The following is a far from complete list of Sicily’s better wine producers. I sampled these wines while on a recent trip and most should be available in the US.

The largest and best-known winery on the island is Duca di Salaparuta, located just east of Palermo. The wines are sold under the Corvo label and production is over 900,000 cases. There was a recent transfer of ownership from the government (think about having the New Jersey legislature argue about the style of winemaking) to the private sector and boy has that improved the wine quality. Try their top of the line Duca Enrico red and Colomba Platino white. They have recently built a visitors center, museum and tasting room. The same company also owns the Florio Marsala and Amaretto di Saronno brands.

Another coupling was Rallo Marsala (recently sold) and Donnafugata whose viticulture roots go back 150 years. Try their white Anthilia, Chiaranda or Tancredi, a Nero d’Avola and Cabernet Sauvignon blend that won top honors at the 2002 Paris wine competition. Lombardo Marsala has been in the same family for over 120 years and has been my favorite cooking and sipping Masala for years. Planeta is located along the southwest coast and is youthful both in age of the winery (less than 10 years) and the owners (under 35 years of age). Try their Santa Cecilia from the Nero d’Avola and Burdes from Cabernet Sauvignon; their Chardonnay 2000, made in the high alcohol California style, was ranked 19th in the Wine Spectator 2002 list of its top 100 wines. Morgante is located in Agrigento and their Don Antonio is made from the Nero d’Avola, Sicily’s most important red varietals and aged one year in oak. Tasca d’Almerita’s Regaleali estate is in the mountainous central area (a bit of a tricky drive). It is in a micro-climate on mountain slopes up to 2,000 feet and the cool nighttime keeps the acidity high. Their pride is Rosso Del Conte (90% Nero d’Avola). Palari’s vineyards overlook the Straights of Messina. The grapes are handpicked and aged in French Oak for 12 to 18 months. They are both unfined and unfiltered; the Faro red was my favorite. Benanti was the brand from the Etna region that I found at my hotel in Taormina. Their Rovittello uses 80% Nerello Mascalese fruit, from 80-year-old vines, planted at 3,650 feet above sea level.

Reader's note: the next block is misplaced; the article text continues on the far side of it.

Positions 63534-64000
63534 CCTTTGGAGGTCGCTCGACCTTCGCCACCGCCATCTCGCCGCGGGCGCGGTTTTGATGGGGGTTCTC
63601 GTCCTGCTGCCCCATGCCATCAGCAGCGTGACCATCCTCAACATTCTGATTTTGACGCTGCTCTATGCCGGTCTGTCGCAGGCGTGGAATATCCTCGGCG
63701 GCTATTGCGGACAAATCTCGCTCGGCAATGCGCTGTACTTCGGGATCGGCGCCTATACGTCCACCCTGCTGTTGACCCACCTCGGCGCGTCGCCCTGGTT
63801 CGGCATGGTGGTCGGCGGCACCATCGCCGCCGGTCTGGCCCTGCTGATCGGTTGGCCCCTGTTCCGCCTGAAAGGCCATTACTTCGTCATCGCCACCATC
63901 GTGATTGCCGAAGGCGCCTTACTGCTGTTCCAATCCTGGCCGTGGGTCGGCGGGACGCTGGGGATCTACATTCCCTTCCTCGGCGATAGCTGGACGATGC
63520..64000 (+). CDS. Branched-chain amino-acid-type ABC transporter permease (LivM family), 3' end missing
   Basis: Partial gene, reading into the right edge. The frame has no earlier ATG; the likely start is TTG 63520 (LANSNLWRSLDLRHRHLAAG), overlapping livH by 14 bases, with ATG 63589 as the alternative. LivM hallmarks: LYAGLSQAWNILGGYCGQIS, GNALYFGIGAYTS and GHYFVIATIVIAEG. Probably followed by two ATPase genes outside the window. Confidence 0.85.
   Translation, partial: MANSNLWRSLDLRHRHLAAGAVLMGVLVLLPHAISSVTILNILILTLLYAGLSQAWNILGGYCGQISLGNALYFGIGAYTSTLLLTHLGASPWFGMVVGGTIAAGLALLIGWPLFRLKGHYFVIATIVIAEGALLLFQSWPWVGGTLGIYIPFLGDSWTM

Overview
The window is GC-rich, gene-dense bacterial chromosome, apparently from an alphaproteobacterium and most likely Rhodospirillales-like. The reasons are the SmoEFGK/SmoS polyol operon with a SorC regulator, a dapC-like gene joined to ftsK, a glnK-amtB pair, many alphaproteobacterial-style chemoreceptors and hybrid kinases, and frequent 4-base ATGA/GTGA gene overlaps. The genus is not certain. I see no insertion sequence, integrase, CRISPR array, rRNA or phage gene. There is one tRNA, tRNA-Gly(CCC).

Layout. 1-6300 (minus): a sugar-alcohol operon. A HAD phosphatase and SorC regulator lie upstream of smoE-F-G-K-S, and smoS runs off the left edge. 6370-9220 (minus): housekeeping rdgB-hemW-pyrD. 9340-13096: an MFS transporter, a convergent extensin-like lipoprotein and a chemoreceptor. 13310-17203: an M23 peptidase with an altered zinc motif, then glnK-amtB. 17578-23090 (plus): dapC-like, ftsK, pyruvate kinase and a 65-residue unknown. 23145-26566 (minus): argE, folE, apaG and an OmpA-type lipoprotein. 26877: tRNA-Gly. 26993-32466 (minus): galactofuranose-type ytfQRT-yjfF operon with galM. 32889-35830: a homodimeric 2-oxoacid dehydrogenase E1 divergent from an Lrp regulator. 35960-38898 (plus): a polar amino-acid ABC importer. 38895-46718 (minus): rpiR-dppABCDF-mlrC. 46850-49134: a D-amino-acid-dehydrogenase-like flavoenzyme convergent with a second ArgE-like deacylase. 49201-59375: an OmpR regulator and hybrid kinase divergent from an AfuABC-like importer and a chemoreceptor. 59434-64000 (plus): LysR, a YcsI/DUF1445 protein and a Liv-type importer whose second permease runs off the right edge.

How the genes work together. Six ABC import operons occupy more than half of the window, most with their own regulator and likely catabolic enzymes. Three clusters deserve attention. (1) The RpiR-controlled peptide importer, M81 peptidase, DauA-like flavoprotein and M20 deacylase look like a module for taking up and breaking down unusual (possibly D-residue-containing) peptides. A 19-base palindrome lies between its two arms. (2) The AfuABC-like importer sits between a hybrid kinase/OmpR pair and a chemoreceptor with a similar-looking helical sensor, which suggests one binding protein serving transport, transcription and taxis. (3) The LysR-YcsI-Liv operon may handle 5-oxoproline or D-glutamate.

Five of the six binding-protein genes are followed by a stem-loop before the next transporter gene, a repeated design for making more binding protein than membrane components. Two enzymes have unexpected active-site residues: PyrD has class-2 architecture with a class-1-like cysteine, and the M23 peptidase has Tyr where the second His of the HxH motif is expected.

Just the fact that I had these wonderful wines to enjoy both in Sicily and back in the United States proves that Sicily has arrived as a quality producer. But the best is yet to come; enjoy the journey.

About the Author

Ron Kapon - Ron is a Professor at the International School of Hospitality & Tourism Management at Fairleigh Dickinson University where he built the Ron Kapon Wine Library. He also teaches at Hudson County Community College's Culinary Center. You can read Ron in Cheese Connoisseur Magazine, Tasters Guild Journal, Wine Country Intern. Mag, Real Travel Adventures, Allways Traveller, The Fifty Best, NATJA, Fab Senior Travel, Nightlife Magazine, Resident Magazine, Travel Writers Assoc. & Local Wine Events